Nightmares and Cosmic Gifts


When I was offered a new job earlier this summer, a strange thing happened. I started having nightmares. It wasn’t that I was afraid of the new opportunity or unhappy with the offer. In fact, just the opposite. It was an offer so substantial that it was going to dramatically change our circumstances and allow us to accomplish a lot of goals. I was so happy I was terrified. I was so happy, it seemed that my brain didn’t know how to behave.

In one dream, I tried carrying my mother’s cancer-weakened body across a snowy terrain, knowing my house was hundreds of miles away and she couldn’t survive the trip. In another dream, I tried to coax mom into getting on a train with me that would take her safely into the future to escape her death, but she didn’t board in time. In another, I had a giant duffel bag of money to pay all of her medical bills, as if it would save her life. In yet another, I was an adult when I started looking for her, but by the time I found her I was a little kid and I couldn’t make her understand that I needed her to come with me.

In my therapist’s office I tried to explain through my tears how excited I was about my job, but how confused I was about the dreams.

“Your mother didn’t die of debt, she died of cancer,” my therapist pointed out quietly.

“That is what it says on her death certificate,” I acknowledge.

Yet the two were intertwined, in my narrative of my mother’s death. She was sick and she was poor. Being financially stable wouldn’t have saved her, but it might have given her better quality of life.

What would it have been like if she hadn’t had to work right up until a few months before she died, just to keep her salary and her healthcare?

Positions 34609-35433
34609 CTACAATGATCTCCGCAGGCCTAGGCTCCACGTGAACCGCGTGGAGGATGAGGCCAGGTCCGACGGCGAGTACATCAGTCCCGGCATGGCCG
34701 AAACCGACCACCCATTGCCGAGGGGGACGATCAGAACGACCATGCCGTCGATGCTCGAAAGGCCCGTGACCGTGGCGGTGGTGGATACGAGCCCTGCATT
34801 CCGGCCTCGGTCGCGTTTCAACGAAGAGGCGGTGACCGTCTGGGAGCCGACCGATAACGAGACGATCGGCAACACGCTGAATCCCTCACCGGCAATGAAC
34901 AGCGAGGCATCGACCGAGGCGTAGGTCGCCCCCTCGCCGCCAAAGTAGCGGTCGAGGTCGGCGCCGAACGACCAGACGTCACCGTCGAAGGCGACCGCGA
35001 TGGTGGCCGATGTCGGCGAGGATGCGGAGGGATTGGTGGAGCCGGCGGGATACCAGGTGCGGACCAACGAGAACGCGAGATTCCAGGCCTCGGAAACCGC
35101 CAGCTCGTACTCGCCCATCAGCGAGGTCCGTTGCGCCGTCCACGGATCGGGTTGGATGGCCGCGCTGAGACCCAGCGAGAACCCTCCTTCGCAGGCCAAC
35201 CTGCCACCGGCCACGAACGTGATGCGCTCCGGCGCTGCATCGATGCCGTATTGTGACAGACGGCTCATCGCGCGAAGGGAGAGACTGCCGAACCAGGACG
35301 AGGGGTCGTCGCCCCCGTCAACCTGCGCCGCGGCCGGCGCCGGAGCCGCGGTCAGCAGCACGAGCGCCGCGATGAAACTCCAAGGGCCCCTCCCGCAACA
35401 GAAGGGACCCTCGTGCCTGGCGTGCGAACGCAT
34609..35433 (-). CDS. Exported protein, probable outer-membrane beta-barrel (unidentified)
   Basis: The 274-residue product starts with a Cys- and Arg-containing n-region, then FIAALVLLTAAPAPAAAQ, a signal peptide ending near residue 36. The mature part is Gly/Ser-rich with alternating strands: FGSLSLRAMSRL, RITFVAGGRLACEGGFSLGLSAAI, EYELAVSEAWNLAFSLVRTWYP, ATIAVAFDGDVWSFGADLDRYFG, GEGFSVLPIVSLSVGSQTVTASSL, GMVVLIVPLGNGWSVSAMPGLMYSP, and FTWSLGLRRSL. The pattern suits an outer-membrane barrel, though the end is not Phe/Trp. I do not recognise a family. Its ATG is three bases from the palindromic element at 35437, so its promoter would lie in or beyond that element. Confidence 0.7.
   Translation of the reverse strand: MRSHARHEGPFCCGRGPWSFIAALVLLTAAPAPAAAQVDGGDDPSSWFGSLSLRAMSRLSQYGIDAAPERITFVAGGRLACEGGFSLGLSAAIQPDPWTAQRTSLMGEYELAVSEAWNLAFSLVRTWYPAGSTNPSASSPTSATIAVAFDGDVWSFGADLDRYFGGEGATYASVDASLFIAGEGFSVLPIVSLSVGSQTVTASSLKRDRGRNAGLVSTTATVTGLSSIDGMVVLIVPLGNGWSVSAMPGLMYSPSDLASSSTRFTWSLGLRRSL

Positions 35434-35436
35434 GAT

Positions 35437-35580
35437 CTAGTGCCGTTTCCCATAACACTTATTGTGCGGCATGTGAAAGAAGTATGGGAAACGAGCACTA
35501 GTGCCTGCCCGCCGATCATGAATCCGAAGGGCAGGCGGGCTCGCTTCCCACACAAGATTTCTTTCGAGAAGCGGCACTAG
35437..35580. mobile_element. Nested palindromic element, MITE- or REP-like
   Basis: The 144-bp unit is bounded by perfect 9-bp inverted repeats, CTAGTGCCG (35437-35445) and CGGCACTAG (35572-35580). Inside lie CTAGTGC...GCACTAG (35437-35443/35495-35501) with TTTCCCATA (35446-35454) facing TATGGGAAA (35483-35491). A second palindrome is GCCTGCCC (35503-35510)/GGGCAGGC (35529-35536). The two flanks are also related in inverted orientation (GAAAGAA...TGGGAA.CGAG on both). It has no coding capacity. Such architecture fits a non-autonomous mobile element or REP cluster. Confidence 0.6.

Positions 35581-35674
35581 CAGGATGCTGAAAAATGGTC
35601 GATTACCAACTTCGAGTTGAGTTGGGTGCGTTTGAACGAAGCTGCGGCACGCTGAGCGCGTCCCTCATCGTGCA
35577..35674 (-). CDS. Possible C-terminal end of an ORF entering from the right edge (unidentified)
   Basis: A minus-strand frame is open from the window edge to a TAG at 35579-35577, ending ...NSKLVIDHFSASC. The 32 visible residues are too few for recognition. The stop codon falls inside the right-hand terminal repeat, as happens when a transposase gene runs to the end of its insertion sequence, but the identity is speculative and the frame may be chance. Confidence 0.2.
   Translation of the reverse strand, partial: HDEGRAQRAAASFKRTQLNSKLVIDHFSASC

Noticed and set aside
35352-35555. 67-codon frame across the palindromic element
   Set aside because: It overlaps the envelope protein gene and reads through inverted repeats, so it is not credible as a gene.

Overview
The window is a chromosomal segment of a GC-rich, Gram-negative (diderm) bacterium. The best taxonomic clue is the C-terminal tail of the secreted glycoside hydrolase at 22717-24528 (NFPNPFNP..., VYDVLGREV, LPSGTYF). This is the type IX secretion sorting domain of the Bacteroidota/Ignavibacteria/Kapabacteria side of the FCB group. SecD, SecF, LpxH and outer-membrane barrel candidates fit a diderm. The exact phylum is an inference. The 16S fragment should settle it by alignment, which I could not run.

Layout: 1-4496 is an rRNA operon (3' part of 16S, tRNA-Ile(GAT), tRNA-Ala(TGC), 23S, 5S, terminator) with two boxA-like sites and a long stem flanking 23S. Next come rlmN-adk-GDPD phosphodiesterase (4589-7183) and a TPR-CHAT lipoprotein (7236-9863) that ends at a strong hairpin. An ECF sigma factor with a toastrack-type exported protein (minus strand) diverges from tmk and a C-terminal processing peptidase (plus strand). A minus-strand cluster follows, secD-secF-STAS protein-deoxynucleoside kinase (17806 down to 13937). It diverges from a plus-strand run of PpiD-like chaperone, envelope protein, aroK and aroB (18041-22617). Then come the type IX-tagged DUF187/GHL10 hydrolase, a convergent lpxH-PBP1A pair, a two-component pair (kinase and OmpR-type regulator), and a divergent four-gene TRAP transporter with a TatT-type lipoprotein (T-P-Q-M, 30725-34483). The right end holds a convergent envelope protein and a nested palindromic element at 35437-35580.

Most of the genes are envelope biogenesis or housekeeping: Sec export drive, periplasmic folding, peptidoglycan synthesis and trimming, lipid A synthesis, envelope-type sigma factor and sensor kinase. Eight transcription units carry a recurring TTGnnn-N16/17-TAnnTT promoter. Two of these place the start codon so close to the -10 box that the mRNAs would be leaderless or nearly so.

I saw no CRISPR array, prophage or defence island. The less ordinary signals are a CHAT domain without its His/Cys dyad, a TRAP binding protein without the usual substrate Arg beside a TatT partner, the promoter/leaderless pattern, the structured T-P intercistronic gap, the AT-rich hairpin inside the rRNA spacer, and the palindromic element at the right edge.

What would it have been like if she had spent the last years of her life enjoying her time with her kids and taking vacations with my dad and visiting family?

What would it have been like if I had never had to sit down and sort through all of their unopened bills?

What would it have been like if I hadn’t spent the first several years after she died agonizing over how to take care of myself financially?

In my mind, there’s an alternative timeline where I have control over what should have been the least important part of her death: money.

What I was feeling was survivor’s guilt. My sudden happiness and stability felt like a betrayal.

My therapist asked me to imagine my new job as a gift from my mother instead, a way of her being able to care for me. It didn’t come naturally, but I tried to coax myself into just accepting the gift. No more imagining the what-if’s and alternative timelines. No more apologizing for not being able to save her. Just gratitude.


A few nights before I started my new job I had another dream. This time I was in graduate school and I was lost on campus. I couldn’t find my class and I was scared I was going to screw up such a big opportunity. I felt an arm slip around my shoulders and looked up. It wasn’t my mother; it was Lorelai Gilmore, the mom from my favorite television show as a teenager.

“Hey,” she said. “What’s with the waterworks?”

“I can’t do it,” I sobbed. “I never thought I’d get a chance to go to graduate school and now here I am and I can’t even manage the most basic part – showing up to class.”

She squeezed my shoulders and tucked my head under her chin as we walked.

“Class is this way,” she motioned to a fork in the path ahead of us.

“Oh, and your mom couldn’t be here today, but she wanted you to know that she’s proud of you and she loves you.”


I can’t say for sure what I believe about that dream, or whether I believe my job is a cosmic gift from my mother. Financial stability suddenly feels so arbitrary and unfair. What about everyone else who needs it? What about all the people who work hard and never get what they need? What about economic justice? In an alternative timeline, I save everyone who needs it. Everyone gets enough time and money to live a happy life.

But in this timeline, maybe the real gift is my mother’s love for me. All I can do is be grateful and figure out how to share that with others, and hope that it’s enough.